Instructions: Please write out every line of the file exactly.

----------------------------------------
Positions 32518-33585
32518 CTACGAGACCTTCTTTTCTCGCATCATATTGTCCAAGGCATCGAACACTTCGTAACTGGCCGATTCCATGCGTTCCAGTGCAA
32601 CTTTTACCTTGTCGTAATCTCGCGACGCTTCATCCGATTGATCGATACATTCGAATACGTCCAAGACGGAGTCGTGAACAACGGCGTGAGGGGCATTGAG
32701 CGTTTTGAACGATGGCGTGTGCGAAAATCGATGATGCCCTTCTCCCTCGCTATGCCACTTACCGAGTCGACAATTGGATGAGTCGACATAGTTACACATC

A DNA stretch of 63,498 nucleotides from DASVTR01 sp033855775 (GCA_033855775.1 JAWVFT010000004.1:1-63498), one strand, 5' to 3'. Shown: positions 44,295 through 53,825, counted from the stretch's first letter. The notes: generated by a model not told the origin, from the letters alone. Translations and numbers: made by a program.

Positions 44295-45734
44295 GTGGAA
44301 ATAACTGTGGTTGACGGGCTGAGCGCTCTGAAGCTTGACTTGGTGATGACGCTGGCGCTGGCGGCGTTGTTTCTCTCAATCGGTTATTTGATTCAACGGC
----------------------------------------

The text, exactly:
Positions 32518-33585
32518 CTACGAGACCTTCTTTTCTCGCATCATATTGTCCAAGGCATCGAACACTTCGTAACTGGCCGATTCCATGCGTTCCAGTGCAA
32601 CTTTTACCTTGTCGTAATCTCGCGACGCTTCATCCGATTGATCGATACATTCGAATACGTCCAAGACGGAGTCGTGAACAACGGCGTGAGGGGCATTGAG
32701 CGTTTTGAACGATGGCGTGTGCGAAAATCGATGATGCCCTTCTCCCTCGCTATGCCACTTACCGAGTCGACAATTGGATGAGTCGACATAGTTACACATC

A DNA stretch of 63,498 nucleotides from DASVTR01 sp033855775 (GCA_033855775.1 JAWVFT010000004.1:1-63498), one strand, 5' to 3'. Shown: positions 44,295 through 53,825, counted from the stretch's first letter. The notes: generated by a model not told the origin, from the letters alone. Translations and numbers: made by a program.

Positions 44295-45734
44295 GTGGAA
44301 ATAACTGTGGTTGACGGGCTGAGCGCTCTGAAGCTTGACTTGGTGATGACGCTGGCGCTGGCGGCGTTGTTTCTCTCAATCGGTTATTTGATTCAACGGC